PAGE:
Make us your home page

Today’s top headlines delivered to you daily.

(View our Privacy Policy)

Plans to shut Albert Whitted sewage plant anger some in Maximo Moorings

ST. PETERSBURG — Residents in southwest St. Petersburg are raising a stink about a plan to close an 86-year-old sewage treatment plant at Albert Whitted Airport.

City officials plan to divert the sewage now treated at Albert Whitted to a plant 7 miles away off the Pinellas Bayway next to Eckerd College and the Maximo Moorings neighborhood, which has about 600 homes.

"It's already noisy, it already smells," said Brian Pumphrey, a treasurer of the civic association. "Now they're going to increase the sewage it treats by 50 percent; it'll only get worse."

On Thursday, Pumphrey asked the City Council to reconsider the project, but it went ahead and approved a number of contracts associated with design and engineering costs for a new force main and lift station that will push the wastewater to the Southwest Water Reclamation Facility next to Eckerd College. Only members Wengay Newton and Steve Kornell voted against the $2.3 million in contracts.

"They could have split it up," Kornell said, "so that not all of the wastewater goes to this one facility."

Although a 2002 study proposed splitting up the sewage among other plants if the city closed the Albert Whitted facility, public works administrator Mike Connors said a more recent analysis showed sending all of the waste to the Southwest plant was the cheapest option. He said the Southwest facility would still have about one-fifth of its capacity unused after getting the Albert Whitted waste.

Steps will be taken to blunt the effects of the project on its neighbors, he said. The city regularly applies chemicals that neutralize odors. And the city recently spent $60,000 on landscaping to block the view of the plant. Any noise comes from trucks, not the plant, he said.

The project is necessary because of the rising expense of operating the plant at Albert Whitted Airport, Connors said. New state rules required costly improvements to that facility, and the diversion would lead to about $32 million in savings over 20 years.

"There's too much at stake in terms of savings for us not to do this," Connors said.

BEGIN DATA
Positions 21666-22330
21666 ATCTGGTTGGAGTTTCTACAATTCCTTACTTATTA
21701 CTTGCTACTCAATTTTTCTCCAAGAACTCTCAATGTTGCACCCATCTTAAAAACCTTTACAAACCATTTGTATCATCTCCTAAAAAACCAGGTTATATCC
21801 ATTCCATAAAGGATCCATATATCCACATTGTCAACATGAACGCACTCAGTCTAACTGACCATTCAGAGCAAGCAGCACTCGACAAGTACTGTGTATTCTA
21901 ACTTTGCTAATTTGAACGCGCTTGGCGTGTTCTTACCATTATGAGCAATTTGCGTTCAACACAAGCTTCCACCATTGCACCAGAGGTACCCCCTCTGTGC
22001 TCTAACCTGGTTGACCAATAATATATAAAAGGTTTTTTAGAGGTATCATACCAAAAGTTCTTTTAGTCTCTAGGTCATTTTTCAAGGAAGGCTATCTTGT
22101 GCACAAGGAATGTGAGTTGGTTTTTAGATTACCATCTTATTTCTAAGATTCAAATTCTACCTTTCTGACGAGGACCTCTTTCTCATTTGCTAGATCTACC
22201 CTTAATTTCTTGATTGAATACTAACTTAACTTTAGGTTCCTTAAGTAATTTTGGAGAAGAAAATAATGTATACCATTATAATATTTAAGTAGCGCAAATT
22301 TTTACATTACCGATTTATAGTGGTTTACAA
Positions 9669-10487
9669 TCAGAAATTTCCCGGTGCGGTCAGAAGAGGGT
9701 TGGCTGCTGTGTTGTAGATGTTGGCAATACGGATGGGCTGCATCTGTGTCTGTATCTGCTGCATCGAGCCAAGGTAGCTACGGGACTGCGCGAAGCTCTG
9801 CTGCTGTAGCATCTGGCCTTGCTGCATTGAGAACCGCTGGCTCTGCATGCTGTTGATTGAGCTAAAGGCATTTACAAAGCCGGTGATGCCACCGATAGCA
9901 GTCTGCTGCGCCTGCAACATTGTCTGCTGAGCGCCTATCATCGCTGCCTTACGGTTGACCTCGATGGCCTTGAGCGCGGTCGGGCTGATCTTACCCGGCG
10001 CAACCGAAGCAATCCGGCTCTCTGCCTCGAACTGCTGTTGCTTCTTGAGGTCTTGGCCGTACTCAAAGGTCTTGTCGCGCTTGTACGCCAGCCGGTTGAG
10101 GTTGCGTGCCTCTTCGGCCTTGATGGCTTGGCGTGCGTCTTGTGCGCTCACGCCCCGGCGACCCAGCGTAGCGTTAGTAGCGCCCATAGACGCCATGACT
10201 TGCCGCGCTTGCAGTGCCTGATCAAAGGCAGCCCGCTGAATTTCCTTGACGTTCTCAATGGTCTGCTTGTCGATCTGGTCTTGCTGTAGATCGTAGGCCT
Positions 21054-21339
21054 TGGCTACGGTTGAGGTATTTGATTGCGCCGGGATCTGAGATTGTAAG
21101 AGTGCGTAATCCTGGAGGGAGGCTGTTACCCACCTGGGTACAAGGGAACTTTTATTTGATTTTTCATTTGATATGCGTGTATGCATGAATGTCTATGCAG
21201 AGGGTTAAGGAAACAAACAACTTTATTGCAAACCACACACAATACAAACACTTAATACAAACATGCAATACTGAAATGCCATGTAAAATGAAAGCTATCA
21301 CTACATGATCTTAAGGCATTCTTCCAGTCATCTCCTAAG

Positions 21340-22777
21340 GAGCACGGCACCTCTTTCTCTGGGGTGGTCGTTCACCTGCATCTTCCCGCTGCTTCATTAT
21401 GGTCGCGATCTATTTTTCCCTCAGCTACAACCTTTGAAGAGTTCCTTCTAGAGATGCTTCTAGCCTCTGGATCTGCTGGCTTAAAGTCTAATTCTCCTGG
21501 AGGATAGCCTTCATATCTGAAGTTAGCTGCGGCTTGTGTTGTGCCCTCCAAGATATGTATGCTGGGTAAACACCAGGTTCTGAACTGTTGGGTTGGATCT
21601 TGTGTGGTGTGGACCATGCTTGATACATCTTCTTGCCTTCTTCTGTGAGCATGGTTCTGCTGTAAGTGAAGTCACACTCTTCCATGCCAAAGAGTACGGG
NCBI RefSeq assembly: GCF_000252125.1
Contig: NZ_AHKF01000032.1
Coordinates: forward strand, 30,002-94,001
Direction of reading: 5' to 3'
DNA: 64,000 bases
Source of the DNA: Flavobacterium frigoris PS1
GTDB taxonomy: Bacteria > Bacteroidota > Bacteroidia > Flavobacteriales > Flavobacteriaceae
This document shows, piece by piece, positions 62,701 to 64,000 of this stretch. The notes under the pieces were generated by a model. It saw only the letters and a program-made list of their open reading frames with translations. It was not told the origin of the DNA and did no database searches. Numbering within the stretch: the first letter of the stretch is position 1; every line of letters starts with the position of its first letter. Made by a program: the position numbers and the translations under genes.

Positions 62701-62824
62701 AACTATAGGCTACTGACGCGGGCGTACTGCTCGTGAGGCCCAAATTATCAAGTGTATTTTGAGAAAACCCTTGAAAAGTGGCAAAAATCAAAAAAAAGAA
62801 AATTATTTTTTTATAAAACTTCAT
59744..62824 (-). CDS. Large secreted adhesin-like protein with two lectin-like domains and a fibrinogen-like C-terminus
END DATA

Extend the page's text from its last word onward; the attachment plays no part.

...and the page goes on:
Michael Van Sickler can be reached at (727) 893-8037 or [email protected]

Plans to shut Albert Whitted sewage plant anger some in Maximo Moorings 12/17/11 [Last modified: Saturday, December 17, 2011 3:30am]
Photo reprints | Article reprints

© 2017 Tampa Bay Times


Join the discussion: Click to view comments, add yours

  1. Lightning edges Red Wings on road

    Lightning Strikes

    DETROIT — The digs were different, the Lightning seeing the masterfully-done new Little Caesar's Arena for the first time.

    Lightning center/Red Wings’ killer Tyler Johnson gets past defenseman Trevor Daley on his way to the first goal of the game.
  2. Armwood pulls away to defeat Plant 27-7, remain undefeated


    SEFFNER — First-year Armwood coach Evan Davis pulled out all the stops to get his team psyched for Monday's annual grudge match against Plant.

    Armwood defensive end Malcolm Lamar (97) gets fired up before the start of the game between Plant High School Panthers and the Armwood High School Hawks in Suffer, Fla. on Monday, Oct. 16, 2017.
  3. Clearwater police: Car thief dead after owner fires gun


    CLEARWATER — One man is dead after the owner of a car fired shots at the thieves who were stealing it Monday night, police said.

  4. Iraqi forces sweep into Kirkuk, checking Kurdish independence drive


    KIRKUK, Iraq — After weeks of threats and posturing, the Iraqi government began a military assault Monday to curb the independence drive by the nation's Kurdish minority, wresting oil fields and a contested city from separatists pushing to break away from Iraq.

    Iraqi security forces patrol Monday in Tuz Khormato, about 45 miles south of Kirkuk, a disputed city that the government seized in response to last month’s Kurdish vote for independence.
  5. Trump and McConnell strive for unity amid rising tensions


    WASHINGTON — President Donald Trump and Sen. Mitch McConnell, the Republican leader, tried to convey a sense of harmony Monday after months of private feuding that threatened to undermine their party's legislative push in the coming weeks to enact a sweeping tax cut.

    President Donald Trump and Senate Majority Leader Mitch McConnell field questions Monday in the Rose Garden of the White House. “We have been friends for a long time,” Trump said.